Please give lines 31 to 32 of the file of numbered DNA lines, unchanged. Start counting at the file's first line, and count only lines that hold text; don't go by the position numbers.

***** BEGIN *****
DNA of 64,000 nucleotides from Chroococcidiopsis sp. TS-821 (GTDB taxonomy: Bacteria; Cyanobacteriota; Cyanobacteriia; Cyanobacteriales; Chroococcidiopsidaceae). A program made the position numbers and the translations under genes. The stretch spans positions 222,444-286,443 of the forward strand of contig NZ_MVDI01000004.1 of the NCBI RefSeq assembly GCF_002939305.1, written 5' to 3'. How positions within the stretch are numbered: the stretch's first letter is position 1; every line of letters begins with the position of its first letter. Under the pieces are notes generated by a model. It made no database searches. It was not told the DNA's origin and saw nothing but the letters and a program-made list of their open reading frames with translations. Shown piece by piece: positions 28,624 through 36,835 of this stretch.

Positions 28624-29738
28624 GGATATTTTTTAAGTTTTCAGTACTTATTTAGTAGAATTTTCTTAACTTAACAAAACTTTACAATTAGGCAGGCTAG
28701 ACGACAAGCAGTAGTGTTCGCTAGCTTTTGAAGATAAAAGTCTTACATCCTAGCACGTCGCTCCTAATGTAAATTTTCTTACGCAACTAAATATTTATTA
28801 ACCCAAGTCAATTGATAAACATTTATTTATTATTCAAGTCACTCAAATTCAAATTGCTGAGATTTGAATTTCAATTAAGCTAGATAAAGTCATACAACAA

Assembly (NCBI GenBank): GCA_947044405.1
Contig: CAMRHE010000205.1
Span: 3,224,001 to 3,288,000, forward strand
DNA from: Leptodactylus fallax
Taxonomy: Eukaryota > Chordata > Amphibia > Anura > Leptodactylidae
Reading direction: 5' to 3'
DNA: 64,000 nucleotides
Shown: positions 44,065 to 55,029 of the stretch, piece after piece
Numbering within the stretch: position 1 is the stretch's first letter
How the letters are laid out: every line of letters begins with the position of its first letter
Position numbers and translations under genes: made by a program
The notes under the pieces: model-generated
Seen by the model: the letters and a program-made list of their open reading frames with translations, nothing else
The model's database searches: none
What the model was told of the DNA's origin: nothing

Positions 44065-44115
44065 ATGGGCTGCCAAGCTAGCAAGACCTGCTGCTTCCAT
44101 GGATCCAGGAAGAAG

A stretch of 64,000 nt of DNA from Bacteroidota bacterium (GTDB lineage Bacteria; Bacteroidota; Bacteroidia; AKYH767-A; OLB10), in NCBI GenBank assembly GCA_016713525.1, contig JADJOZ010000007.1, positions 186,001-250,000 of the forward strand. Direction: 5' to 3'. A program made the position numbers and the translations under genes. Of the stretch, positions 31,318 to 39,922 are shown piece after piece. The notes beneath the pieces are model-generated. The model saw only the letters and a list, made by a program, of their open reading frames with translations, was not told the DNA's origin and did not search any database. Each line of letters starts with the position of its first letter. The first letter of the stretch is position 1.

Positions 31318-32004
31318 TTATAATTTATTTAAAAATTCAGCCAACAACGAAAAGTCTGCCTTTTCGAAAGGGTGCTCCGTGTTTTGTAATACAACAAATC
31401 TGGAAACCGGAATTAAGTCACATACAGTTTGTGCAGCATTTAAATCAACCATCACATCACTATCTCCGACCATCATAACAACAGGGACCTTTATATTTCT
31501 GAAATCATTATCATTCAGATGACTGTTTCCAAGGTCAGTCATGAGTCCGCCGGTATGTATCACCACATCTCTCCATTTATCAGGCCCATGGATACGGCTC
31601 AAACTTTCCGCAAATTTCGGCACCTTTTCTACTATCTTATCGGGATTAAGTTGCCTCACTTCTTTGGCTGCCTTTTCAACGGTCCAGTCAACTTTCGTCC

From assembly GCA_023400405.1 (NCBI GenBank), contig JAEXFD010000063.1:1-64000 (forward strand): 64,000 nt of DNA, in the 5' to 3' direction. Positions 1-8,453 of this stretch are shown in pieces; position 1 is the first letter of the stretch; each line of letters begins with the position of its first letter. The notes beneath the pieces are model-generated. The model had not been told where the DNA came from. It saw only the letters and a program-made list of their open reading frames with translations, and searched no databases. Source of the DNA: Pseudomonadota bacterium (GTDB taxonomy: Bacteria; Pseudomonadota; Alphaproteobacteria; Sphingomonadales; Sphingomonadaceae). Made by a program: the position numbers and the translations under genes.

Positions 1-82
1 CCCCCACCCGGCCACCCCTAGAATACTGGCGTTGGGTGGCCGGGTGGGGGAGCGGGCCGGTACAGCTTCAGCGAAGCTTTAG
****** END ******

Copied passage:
Positions 1-82
1 CCCCCACCCGGCCACCCCTAGAATACTGGCGTTGGGTGGCCGGGTGGGGGAGCGGGCCGGTACAGCTTCAGCGAAGCTTTAG